Berättelser om den öppna planlösningens arkitektur En studie av bostäder, boende och livsstil i det tidiga 2000-talets Sverige

Detta är en avhandling från Lund : Sekel Bokförlag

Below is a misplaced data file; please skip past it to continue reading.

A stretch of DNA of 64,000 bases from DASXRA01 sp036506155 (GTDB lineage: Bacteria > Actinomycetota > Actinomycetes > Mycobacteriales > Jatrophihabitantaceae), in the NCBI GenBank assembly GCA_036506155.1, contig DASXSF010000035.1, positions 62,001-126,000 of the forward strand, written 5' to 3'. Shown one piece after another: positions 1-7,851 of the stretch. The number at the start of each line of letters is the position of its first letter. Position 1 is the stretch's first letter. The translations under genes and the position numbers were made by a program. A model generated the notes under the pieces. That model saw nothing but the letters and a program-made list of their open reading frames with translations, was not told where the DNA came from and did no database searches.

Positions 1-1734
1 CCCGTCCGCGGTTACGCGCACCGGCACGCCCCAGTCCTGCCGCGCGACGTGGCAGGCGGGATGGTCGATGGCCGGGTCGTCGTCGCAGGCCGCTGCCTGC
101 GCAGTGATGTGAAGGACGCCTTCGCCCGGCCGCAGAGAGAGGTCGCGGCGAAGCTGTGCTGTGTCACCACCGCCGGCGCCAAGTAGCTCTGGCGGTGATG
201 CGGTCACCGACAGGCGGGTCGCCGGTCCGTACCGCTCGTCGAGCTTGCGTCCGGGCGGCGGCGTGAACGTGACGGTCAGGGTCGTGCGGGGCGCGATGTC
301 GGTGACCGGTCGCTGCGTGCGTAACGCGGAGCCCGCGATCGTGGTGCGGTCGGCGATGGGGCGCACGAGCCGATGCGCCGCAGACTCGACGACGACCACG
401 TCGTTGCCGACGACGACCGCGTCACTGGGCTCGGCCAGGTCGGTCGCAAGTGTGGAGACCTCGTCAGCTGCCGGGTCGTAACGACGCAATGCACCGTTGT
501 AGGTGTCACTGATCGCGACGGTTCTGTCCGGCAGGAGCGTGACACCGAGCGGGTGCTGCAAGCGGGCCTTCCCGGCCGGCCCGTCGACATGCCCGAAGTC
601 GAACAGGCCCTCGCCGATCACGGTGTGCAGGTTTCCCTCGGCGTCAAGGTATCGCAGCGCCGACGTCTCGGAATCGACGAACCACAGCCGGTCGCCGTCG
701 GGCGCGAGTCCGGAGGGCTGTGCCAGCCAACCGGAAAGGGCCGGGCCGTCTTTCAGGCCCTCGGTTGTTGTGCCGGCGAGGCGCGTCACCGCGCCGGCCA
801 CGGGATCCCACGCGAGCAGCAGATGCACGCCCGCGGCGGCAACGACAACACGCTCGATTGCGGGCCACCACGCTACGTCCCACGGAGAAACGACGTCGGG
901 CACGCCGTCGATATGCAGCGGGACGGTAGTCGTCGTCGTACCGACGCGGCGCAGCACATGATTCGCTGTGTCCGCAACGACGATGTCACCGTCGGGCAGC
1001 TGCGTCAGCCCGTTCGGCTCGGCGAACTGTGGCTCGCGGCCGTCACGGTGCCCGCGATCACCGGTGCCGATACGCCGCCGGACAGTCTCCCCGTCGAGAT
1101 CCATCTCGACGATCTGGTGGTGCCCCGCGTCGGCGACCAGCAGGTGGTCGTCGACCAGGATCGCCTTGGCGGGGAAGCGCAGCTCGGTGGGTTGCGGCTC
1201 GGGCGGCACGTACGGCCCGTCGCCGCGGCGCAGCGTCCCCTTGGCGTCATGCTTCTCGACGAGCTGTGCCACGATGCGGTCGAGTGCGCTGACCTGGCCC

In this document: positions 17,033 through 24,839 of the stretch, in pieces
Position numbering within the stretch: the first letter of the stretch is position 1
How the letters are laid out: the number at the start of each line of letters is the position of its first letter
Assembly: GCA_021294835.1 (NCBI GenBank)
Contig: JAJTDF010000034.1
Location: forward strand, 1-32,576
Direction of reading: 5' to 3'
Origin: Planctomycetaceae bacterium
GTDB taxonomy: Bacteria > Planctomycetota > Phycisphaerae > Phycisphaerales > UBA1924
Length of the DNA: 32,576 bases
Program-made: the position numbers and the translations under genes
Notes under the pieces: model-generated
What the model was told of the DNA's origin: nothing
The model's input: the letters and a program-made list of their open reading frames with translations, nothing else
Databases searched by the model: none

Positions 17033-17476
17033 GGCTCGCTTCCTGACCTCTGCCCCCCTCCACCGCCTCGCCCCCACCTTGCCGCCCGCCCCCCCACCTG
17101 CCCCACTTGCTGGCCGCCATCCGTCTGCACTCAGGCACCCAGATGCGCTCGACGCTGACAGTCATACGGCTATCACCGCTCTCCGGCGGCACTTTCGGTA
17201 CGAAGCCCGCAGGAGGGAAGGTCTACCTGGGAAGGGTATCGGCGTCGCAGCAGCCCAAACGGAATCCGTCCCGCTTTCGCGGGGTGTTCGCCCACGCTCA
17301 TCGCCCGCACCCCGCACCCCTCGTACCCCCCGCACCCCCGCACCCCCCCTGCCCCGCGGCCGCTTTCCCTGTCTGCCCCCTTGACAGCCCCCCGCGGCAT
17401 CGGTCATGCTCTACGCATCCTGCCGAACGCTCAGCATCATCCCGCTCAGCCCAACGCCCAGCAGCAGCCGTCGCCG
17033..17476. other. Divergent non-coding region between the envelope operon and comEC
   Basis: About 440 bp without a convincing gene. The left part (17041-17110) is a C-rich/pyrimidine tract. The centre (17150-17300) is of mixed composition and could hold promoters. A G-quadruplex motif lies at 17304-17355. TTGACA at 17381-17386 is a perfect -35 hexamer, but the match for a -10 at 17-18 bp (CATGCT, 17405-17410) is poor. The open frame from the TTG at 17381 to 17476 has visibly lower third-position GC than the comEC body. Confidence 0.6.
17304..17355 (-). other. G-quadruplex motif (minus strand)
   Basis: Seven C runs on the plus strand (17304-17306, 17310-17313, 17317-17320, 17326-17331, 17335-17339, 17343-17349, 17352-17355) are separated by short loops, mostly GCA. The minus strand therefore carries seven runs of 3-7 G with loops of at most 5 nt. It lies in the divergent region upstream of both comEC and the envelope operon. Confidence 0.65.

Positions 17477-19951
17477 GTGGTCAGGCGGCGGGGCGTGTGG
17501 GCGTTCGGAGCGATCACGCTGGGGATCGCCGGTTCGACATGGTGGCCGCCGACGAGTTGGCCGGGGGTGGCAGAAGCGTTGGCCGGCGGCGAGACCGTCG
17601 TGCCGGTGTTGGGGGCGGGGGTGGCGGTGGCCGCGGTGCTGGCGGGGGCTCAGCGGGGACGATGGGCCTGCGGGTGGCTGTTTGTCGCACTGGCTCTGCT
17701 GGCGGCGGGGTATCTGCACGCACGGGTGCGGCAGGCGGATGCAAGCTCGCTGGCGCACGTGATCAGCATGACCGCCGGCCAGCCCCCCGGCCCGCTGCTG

Sammanfattning: Since the beginning of the 21st century the open plan dwelling, i.e. open connections between reception areas and kitchen, has become an increasingly popular form of housing in Sweden. The aim of this thesis is to investigate narratives describing the life in open plan apartments, discussing (1) what they contain, (2) how they are constructed and distributed and (3) what social consequences they entail. These three questions have an immediate connection to the three levels of the critical discourse analysis formulated by Norman Fairclough where he analyses every instance of a discourse as simultaneously being text, discursive practice and social practice. The study has been accomplished in the newly built area Hammarby sjöstad in Stockholm through interviews with builders, architects and people living in open plan apartments. Articles in interior magazines describing an open plan lifestyle has also been taken into consideration. Three themes is being discussed, the first describing the social qualities imagined to be naturally embedded in the open plan architecture. The second highlights the idea of cooking as both a way of living and as a factor contributing to the popularity of the open housing design, and the last focuses on the open plan home as a place for self performance. At the text-level the material describes the impact of the open plan dwelling as a result of new interests, as dependent on new social habits and as a desire to put the home and the ongoing life on display. The ideas of what an open plan architecture actually can accomplish may, at a discoursive practice level, be given explanations from three main orders of discourse: the architectural, the market, and the good life order of discourse. The social practice level makes it obvious that the ideals concerning housing and lifestyle simultaneously reproduce old and create new social practices, taking into account cultural notions of gender relations, family life, social habits and questions of class.